October 13, 1925
I just came home from the field well soaked, so I will write you a little till the sun comes out, if it does.
Sunday night I came home just as the clock the struck the solemn hour of midnight. That was pretty good time considering that I drove right under a train on the way. Yes, I really did. Of course, I drove under a bridge while the train was passing over. I sang all the songs I ever heard, and a lot that no one ever heard before, so you see I was feeling about right.
When you write you can tell me what time I may call for you on Saturday the 24th, if it don’t snow.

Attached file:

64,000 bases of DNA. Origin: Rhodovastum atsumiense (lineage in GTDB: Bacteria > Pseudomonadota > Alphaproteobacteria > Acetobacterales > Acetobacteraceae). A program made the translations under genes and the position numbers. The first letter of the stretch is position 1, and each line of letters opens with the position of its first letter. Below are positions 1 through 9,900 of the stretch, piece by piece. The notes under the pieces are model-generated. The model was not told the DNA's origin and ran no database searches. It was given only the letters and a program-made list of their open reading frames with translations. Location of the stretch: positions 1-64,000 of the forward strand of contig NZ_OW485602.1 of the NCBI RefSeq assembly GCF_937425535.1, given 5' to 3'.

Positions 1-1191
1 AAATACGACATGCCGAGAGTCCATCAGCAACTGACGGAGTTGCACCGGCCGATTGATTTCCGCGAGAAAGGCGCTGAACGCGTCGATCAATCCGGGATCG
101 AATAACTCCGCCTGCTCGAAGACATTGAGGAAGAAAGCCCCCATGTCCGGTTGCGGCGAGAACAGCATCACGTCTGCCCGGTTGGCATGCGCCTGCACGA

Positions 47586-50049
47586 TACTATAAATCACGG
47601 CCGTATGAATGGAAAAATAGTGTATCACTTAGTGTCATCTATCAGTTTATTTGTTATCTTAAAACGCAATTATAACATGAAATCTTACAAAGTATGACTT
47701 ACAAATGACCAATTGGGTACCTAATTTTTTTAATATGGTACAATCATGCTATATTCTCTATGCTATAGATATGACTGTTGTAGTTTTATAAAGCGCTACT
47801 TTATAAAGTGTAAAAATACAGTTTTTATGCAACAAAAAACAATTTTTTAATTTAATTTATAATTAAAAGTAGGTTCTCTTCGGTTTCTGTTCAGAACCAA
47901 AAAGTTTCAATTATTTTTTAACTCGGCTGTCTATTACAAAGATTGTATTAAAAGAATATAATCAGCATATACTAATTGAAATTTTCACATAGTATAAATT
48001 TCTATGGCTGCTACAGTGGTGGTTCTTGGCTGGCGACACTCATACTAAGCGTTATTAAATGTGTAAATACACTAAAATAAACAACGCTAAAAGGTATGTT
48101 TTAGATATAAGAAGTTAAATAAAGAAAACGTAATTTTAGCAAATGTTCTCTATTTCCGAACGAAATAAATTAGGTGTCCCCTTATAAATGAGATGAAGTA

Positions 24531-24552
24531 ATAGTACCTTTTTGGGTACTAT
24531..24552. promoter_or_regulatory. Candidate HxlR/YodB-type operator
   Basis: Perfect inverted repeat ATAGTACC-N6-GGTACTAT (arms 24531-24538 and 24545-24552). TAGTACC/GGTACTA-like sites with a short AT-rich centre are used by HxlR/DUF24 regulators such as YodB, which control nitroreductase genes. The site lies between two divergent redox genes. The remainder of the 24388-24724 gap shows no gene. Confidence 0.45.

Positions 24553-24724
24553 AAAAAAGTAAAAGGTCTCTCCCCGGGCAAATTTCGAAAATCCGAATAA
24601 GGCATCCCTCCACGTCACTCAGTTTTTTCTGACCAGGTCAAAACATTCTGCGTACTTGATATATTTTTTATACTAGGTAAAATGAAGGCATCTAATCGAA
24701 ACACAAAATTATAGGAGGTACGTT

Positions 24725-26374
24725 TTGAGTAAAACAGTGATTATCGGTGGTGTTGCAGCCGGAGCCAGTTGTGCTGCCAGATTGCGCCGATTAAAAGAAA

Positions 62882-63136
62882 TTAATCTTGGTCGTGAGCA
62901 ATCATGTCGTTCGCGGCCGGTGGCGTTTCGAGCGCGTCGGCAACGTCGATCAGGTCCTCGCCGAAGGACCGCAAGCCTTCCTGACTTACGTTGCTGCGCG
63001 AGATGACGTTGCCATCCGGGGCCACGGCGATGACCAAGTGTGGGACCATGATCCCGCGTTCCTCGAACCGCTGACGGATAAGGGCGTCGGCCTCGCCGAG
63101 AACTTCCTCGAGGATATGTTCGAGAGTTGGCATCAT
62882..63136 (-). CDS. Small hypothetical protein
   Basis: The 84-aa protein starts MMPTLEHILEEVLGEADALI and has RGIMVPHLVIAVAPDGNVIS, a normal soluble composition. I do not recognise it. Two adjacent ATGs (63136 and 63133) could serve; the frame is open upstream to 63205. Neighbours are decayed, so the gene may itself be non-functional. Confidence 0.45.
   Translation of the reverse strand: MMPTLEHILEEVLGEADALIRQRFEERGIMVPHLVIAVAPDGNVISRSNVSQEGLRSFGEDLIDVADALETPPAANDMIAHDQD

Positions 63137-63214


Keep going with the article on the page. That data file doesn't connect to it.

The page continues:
I really don’t have any news, except that which I don’t like to trust to paper.
Oh, Edith, I hope we never will regret the step we have taken, and I am sure we never will if we continue as we begin; with Jesus as our helper. Then nothing can go wrong.
I am as happy as the first lark in the spring; have every reason to be.
Now we can just hope for good weather until, well, all winter. I wonder how it would go if we get a hard winter. Then I’ll have to walk to Sidney once a month; the train is too slow.
However, I’m not going to cross any bridges before I get there.
The mailman will soon be here now, and it is about time I am thinking about dinner. We get mail on Tue, Thurs, and Saturday, right to the door.
Better quit my scribbling for this time, wishing you pleasant days and sweet dreams.